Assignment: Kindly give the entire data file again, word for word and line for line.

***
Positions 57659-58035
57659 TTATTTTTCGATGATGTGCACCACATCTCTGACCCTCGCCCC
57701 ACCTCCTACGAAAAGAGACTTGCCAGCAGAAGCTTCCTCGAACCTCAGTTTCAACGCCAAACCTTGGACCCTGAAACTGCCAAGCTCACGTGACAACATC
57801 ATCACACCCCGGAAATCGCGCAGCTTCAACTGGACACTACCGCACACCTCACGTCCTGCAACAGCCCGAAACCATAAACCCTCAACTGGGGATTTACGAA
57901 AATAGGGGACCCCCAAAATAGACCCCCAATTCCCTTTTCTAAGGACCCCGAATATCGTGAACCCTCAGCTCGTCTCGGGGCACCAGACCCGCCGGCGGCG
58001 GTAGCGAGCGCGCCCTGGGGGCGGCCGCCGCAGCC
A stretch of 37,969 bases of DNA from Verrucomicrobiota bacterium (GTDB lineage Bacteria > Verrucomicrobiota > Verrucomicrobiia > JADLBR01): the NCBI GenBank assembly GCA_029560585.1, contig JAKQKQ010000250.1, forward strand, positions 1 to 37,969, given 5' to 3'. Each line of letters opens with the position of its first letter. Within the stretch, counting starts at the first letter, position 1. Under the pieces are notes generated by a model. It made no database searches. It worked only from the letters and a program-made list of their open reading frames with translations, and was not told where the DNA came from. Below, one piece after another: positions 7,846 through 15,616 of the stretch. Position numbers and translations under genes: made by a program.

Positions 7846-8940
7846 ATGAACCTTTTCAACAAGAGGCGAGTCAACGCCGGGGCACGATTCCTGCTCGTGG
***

Positions 57659-58035
57659 TTATTTTTCGATGATGTGCACCACATCTCTGACCCTCGCCCC
57701 ACCTCCTACGAAAAGAGACTTGCCAGCAGAAGCTTCCTCGAACCTCAGTTTCAACGCCAAACCTTGGACCCTGAAACTGCCAAGCTCACGTGACAACATC
57801 ATCACACCCCGGAAATCGCGCAGCTTCAACTGGACACTACCGCACACCTCACGTCCTGCAACAGCCCGAAACCATAAACCCTCAACTGGGGATTTACGAA
57901 AATAGGGGACCCCCAAAATAGACCCCCAATTCCCTTTTCTAAGGACCCCGAATATCGTGAACCCTCAGCTCGTCTCGGGGCACCAGACCCGCCGGCGGCG
58001 GTAGCGAGCGCGCCCTGGGGGCGGCCGCCGCAGCC
A stretch of 37,969 bases of DNA from Verrucomicrobiota bacterium (GTDB lineage Bacteria > Verrucomicrobiota > Verrucomicrobiia > JADLBR01): the NCBI GenBank assembly GCA_029560585.1, contig JAKQKQ010000250.1, forward strand, positions 1 to 37,969, given 5' to 3'. Each line of letters opens with the position of its first letter. Within the stretch, counting starts at the first letter, position 1. Under the pieces are notes generated by a model. It made no database searches. It worked only from the letters and a program-made list of their open reading frames with translations, and was not told where the DNA came from. Below, one piece after another: positions 7,846 through 15,616 of the stretch. Position numbers and translations under genes: made by a program.

Positions 7846-8940
7846 ATGAACCTTTTCAACAAGAGGCGAGTCAACGCCGGGGCACGATTCCTGCTCGTGG